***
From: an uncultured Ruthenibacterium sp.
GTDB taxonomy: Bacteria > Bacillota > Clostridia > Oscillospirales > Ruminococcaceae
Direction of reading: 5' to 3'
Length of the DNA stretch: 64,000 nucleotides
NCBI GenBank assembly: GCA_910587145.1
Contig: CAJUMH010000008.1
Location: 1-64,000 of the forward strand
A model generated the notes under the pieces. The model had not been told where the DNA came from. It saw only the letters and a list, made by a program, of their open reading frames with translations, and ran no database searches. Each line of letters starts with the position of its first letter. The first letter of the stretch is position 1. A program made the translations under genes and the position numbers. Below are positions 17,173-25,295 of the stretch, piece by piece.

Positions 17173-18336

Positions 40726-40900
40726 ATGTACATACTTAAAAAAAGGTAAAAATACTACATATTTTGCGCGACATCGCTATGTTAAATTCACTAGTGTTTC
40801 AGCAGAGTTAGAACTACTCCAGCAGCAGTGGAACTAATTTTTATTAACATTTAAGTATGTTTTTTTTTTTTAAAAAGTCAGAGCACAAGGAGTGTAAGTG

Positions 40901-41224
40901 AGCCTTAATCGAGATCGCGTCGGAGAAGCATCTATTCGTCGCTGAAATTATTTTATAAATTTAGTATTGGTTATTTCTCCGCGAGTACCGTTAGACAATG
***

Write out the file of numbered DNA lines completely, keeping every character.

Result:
From: an uncultured Ruthenibacterium sp.
GTDB taxonomy: Bacteria > Bacillota > Clostridia > Oscillospirales > Ruminococcaceae
Direction of reading: 5' to 3'
Length of the DNA stretch: 64,000 nucleotides
NCBI GenBank assembly: GCA_910587145.1
Contig: CAJUMH010000008.1
Location: 1-64,000 of the forward strand
A model generated the notes under the pieces. The model had not been told where the DNA came from. It saw only the letters and a list, made by a program, of their open reading frames with translations, and ran no database searches. Each line of letters starts with the position of its first letter. The first letter of the stretch is position 1. A program made the translations under genes and the position numbers. Below are positions 17,173-25,295 of the stretch, piece by piece.

Positions 17173-18336

Positions 40726-40900
40726 ATGTACATACTTAAAAAAAGGTAAAAATACTACATATTTTGCGCGACATCGCTATGTTAAATTCACTAGTGTTTC
40801 AGCAGAGTTAGAACTACTCCAGCAGCAGTGGAACTAATTTTTATTAACATTTAAGTATGTTTTTTTTTTTTAAAAAGTCAGAGCACAAGGAGTGTAAGTG

Positions 40901-41224
40901 AGCCTTAATCGAGATCGCGTCGGAGAAGCATCTATTCGTCGCTGAAATTATTTTATAAATTTAGTATTGGTTATTTCTCCGCGAGTACCGTTAGACAATG